While wealthy investors—and journalist Bob Woodward—received a heads up about the potential severity of the virus, the Trump administration continued to downplay the virus in public. The president argued that it would simply “disappear” and falsely stated that it was comparable to the flu.
This misinformation left ordinary Americans scrambling as they lost jobs by the tens of millions in the months of March and April. The $1,200 stimulus checks and $600-a-week federal unemployment benefits passed as part of the CARES Act in March staved off economic suffering for many Americans. But that help has long since ended and an estimated 8 million people have fallen into poverty since May, according to researchers at Columbia University. The monthly poverty rate in September is now significantly higher than it was in April, May, or before the pandemic began in the United States, in February.
Black and Latino Americans have been hit especially hard, as more than 25% of each demographic was living in poverty in September, compared to only 12% of white Americans. Children have also been disproportionately impacted. By September, the monthly poverty rate among children had increased to over 20%.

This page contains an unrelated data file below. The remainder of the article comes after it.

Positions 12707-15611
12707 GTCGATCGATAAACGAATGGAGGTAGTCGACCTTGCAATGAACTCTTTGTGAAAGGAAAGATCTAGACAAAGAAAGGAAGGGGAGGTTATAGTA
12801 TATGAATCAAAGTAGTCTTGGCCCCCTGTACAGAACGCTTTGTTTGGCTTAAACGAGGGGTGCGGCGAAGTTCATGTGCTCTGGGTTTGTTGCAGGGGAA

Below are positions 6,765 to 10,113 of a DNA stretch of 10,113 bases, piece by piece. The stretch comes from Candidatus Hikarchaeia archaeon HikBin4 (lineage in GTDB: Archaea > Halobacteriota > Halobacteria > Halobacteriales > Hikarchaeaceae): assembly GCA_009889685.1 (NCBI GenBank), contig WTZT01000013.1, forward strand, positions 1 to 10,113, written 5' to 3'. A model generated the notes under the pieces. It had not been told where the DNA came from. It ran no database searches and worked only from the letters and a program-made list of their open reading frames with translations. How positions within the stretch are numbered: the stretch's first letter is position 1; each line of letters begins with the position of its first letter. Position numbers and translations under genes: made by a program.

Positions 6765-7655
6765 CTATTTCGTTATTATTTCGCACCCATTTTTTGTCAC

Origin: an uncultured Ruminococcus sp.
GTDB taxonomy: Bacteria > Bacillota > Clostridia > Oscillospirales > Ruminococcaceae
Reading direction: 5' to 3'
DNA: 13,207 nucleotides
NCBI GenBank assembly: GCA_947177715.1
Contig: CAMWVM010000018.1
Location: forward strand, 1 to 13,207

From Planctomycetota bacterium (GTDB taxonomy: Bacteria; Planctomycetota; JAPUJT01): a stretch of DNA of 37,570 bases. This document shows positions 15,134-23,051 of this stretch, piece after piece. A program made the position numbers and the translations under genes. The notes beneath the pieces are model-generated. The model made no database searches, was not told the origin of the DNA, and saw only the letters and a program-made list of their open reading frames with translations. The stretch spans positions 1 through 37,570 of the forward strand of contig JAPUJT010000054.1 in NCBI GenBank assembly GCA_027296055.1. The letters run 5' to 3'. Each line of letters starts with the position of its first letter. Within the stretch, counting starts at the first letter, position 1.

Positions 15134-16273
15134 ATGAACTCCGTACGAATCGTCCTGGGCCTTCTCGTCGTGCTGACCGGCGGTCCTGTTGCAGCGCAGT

The soaring poverty rate has been mirrored by a burgeoning hunger epidemic that is also disproportionately harming people of color and children, and an eviction crisis that could see as many as 40 million Americans kicked out of their homes.
Trump Still Pretends the Stock Market Helps the 8 MillionAmericans Who Have Fallen Into Poverty
The president has paid only minimal lip service to these growing crises, instead focusing on the resurgence of the stock market as a sign of economic recovery. While the market has recovered from its freefall in February and March and is now where it was at the beginning of the year, that has done next to nothing to help most Americans.
As of the second quarter of 2020, the wealthiest 10% of American households owned 88% of all stocks and mutual funds, according to data from the Federal Reserve. In contrast, the middle class owned less than 7% of stocks, according to research from Edward Wolff, an NYU professor who has studied stock ownership and inequality.